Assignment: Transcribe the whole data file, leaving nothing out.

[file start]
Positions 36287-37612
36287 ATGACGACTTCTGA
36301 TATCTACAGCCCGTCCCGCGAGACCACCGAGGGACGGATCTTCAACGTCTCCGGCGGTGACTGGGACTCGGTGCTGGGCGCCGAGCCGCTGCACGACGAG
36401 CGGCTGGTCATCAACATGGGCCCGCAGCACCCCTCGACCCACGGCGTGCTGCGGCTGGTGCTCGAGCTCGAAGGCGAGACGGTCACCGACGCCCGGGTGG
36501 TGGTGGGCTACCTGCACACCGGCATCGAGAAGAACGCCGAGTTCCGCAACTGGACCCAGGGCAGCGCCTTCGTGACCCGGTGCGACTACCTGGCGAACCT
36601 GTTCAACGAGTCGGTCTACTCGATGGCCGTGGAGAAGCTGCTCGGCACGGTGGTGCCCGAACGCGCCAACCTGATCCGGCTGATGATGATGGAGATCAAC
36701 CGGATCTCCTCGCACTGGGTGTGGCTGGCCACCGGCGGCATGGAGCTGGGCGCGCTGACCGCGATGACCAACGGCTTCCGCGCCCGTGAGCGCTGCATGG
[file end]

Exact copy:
Positions 36287-37612
36287 ATGACGACTTCTGA
36301 TATCTACAGCCCGTCCCGCGAGACCACCGAGGGACGGATCTTCAACGTCTCCGGCGGTGACTGGGACTCGGTGCTGGGCGCCGAGCCGCTGCACGACGAG
36401 CGGCTGGTCATCAACATGGGCCCGCAGCACCCCTCGACCCACGGCGTGCTGCGGCTGGTGCTCGAGCTCGAAGGCGAGACGGTCACCGACGCCCGGGTGG
36501 TGGTGGGCTACCTGCACACCGGCATCGAGAAGAACGCCGAGTTCCGCAACTGGACCCAGGGCAGCGCCTTCGTGACCCGGTGCGACTACCTGGCGAACCT
36601 GTTCAACGAGTCGGTCTACTCGATGGCCGTGGAGAAGCTGCTCGGCACGGTGGTGCCCGAACGCGCCAACCTGATCCGGCTGATGATGATGGAGATCAAC
36701 CGGATCTCCTCGCACTGGGTGTGGCTGGCCACCGGCGGCATGGAGCTGGGCGCGCTGACCGCGATGACCAACGGCTTCCGCGCCCGTGAGCGCTGCATGG